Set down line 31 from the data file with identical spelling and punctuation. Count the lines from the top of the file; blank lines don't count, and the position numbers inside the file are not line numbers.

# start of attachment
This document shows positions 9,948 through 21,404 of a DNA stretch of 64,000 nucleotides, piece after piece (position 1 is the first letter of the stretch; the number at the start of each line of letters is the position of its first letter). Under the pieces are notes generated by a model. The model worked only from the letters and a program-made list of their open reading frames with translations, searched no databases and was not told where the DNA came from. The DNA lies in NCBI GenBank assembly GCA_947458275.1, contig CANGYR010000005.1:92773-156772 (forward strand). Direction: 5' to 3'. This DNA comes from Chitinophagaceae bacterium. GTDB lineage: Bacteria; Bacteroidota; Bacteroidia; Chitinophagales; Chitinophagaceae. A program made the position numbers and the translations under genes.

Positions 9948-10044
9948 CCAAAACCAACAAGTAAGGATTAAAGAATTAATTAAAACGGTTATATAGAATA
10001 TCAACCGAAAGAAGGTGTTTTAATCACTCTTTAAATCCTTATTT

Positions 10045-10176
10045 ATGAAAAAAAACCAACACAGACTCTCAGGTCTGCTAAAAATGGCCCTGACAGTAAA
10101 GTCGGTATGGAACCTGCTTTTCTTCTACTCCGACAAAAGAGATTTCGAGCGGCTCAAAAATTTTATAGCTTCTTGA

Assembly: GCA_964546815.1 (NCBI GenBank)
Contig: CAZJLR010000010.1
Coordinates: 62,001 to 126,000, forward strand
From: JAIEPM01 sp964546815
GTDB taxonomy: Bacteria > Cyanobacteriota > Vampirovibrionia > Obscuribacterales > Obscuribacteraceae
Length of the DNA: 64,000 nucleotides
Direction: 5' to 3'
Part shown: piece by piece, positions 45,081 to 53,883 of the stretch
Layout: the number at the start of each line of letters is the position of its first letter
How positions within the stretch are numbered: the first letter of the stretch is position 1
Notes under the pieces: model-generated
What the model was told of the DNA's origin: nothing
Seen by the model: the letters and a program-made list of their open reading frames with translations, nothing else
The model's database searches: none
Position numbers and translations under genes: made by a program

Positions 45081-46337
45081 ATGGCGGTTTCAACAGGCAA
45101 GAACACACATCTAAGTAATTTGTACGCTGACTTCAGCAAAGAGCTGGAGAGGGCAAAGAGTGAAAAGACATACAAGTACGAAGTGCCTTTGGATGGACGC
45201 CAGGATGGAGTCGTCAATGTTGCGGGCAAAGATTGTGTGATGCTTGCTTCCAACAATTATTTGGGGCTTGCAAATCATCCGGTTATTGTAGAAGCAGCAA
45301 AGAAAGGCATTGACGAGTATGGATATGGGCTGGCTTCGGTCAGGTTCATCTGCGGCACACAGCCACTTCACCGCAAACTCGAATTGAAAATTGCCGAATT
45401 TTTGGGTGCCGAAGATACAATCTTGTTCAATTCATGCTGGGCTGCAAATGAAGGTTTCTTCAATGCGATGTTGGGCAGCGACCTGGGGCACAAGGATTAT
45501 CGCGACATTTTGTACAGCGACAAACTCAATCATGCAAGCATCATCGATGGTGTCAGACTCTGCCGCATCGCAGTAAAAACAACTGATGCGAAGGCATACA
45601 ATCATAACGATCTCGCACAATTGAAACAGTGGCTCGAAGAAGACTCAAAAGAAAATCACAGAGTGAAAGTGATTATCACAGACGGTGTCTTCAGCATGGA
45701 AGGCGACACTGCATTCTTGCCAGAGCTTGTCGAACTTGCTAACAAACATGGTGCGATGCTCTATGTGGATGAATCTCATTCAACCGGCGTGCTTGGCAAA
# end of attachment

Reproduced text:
45701 AGGCGACACTGCATTCTTGCCAGAGCTTGTCGAACTTGCTAACAAACATGGTGCGATGCTCTATGTGGATGAATCTCATTCAACCGGCGTGCTTGGCAAA